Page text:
Ask the Experts
October 4, 2023 - Updated
January 15, 2014 - Originally Posted

Blow Holes and Disturbed Joints

We are finding many blow holes and disturbed joints after reflow. Our PCB is 1.7 mm thick and baked prior to reflow at 120 C for 6 hours. The process is non RoHS. Peak temp for reflow is 220 C. What could be going wrong?


Expert Panel Responses

It is hard to diagnose a reflow problem without seeing a profile, but I would suspect that the heating rate during the early part of the profile is too high.

Fred Dimock
Manager, Process Technology
BTU International
Mr. Dimock is the manager of Process Technology at BTU International. His extensive experience in thermal processing includes positions at Corning, GE, and Sylvania. He has authored numerous articles on lead free processing and process control, taught classes at SMTAI, and participated in the IPC Reflow Oven Process Control Standard committee.

In the case of multilayer PCBs it is unlikely that moisture trapped deep within the boards will be fully released. Baking schemes such as yours are generally effective for latent moisture only around the PCB edges.

Factors regarding moisture mitigation and elimination have been considered through committee at the IPC and include:
  • The moisture content of the printed board
  • The desired degree of dryness after the bake
  • The moisture desorption characteristics of the laminate
  • The overall printed board thickness
  • The locations and structures of copper plane layers
  • Design features such as plated edges
To those points and many more I recommend a review of the IPC-1601: Printed Board Handling and Storage Guidelines.

Robert "Bob" Lazzara
Circuit Connect, Inc.
Bob has been in PCB design and fabrication since 1976. He has held elected positions with the SMTA, is a member of the MSD Council, has served as a committee member for various IPC standards and is a Certified IPC Trainer.

Interesting question.

It is not identified where and when the boards were baked, be it either prior to solder paste deposition and component installation or after the paste deposition and component placement.

Also not included in the question is the paste type used,although it mentioned that it is a no RoHS paste, the thermal profile used and the type of reflow system used. Hence, with this lack of information I offer three concerns to be reviewed.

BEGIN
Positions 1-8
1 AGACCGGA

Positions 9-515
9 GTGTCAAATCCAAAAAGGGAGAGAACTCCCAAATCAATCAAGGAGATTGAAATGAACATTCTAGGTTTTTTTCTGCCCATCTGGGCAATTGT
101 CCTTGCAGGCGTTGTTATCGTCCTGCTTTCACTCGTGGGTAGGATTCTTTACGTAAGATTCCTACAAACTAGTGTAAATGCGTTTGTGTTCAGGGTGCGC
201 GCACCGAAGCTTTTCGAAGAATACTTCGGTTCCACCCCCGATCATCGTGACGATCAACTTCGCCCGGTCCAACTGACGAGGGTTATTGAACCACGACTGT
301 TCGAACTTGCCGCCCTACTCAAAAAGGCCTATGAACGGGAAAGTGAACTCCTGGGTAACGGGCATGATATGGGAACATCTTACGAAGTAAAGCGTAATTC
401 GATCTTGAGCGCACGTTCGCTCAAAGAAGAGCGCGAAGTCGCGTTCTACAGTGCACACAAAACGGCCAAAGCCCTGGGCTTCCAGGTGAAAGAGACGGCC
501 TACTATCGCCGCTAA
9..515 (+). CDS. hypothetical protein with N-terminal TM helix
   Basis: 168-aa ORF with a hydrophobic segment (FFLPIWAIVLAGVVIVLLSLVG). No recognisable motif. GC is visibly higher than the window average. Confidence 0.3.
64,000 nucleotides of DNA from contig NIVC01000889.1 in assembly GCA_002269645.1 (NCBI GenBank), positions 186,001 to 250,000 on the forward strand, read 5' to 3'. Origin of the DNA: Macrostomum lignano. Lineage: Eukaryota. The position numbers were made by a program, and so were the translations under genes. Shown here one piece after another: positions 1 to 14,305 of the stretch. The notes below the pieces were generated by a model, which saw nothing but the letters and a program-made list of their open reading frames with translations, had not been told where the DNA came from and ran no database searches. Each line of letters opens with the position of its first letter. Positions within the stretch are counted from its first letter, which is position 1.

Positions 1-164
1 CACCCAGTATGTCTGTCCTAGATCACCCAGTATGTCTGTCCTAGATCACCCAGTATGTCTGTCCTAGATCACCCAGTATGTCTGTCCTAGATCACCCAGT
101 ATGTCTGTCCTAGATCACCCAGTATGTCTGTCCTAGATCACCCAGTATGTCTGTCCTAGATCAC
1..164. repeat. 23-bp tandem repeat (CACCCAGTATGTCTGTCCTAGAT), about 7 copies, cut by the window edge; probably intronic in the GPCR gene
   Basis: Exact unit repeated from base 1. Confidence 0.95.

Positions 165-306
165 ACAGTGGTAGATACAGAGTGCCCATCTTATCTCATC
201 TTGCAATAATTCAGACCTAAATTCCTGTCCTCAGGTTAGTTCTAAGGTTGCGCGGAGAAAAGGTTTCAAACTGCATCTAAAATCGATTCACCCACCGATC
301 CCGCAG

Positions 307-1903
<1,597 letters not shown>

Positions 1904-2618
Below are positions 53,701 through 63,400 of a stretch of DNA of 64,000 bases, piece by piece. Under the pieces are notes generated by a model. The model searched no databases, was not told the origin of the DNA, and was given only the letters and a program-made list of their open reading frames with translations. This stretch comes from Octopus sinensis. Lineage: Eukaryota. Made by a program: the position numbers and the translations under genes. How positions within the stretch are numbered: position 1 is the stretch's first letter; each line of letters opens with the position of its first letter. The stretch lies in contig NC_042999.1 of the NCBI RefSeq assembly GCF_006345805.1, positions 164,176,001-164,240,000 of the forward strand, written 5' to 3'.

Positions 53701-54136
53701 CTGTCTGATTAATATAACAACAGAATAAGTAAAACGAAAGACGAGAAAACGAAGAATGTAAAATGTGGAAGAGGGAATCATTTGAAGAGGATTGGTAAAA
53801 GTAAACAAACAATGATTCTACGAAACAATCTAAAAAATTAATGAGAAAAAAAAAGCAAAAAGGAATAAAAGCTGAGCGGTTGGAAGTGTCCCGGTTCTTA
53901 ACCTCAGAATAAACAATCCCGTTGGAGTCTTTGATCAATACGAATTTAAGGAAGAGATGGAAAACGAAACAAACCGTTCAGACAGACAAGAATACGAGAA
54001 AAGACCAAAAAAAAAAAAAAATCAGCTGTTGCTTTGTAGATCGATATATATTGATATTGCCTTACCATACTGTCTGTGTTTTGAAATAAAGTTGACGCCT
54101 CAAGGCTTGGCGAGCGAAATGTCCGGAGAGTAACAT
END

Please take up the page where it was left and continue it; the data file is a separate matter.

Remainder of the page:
1. Solder paste metal content vs flux content.
  2. Thermal profile, temp rise, dwell, and reflow spike temp.
  3. Conveyor vibration.
Each one of these must be evaluated as potential sources of your problems.

Leo Lambert
Vice President, Technical Director
EPTAC Corporation
At EPTAC Corporation, Mr. Lambert oversees content of course offerings, IPC Certification programs and provides customers with expert consultation in electronics manufacturing, including RoHS/WEEE and lead free issues. Leo is also the IPC General Chairman for the Assembly/Joining Process Committee.

Have you verified the correct copper plating thickness by cross section?

Gerard O'Brien
S T and S Testing and Analysis
Gerald O'Brien is Chairman of ANSI J-STD 003, and Co Chairman of IPC 4-14 Surface Finish Plating Committee. He is a key member of ANSI J-STD 002 and 311 G Committees Expert in Surface finish, Solderability issues and Failure analysis in the PWA, PWB and component fields.

This issue can be caused by a lot of parameters. I do not recommend to change them all but you can look at:
  • The speed of the conveyor - high speed combined with wrong temperature settings (pre-heaters and/or solder pot temperature) results in non-conforming solder joints.
  • The profile temperature settings - an aggressive ramp will burn the flux instead of activating it before reflow.
  • Is the flux spraying system functioning correctly? A glass pallet can answer that questions really quick.
  • Is the flux within the expiration date?
  • Mechanical issues with the conveyor (vibrations).
  • Solder pot contamination or excess dross formation.
  • Through hole component leads contamination or bare board contamination -foreign materials: flux, finger prints, dust, oils, oxidation, etc. Oxidation is a common effect of the baking process for long periods of time and 6 hours at 120C it is long and hot!

Georgian Simion
Engineering and Operations Management
Independent Consultant
Georgian Simion is an independent consultant with 20+ years in electronics manufacturing engineering and operations.
Contact me at

Reader Comment
The root cause is the violation of the Time/Temperature ratio. Age old. There is not enough time at preheating temperature to drive out the solvents. Everything else branches out from there. Once the joint is at or past solidus the vapors are still outgassing hence the blow holes and joint distortion.
Ike Sedberry, ISEDS

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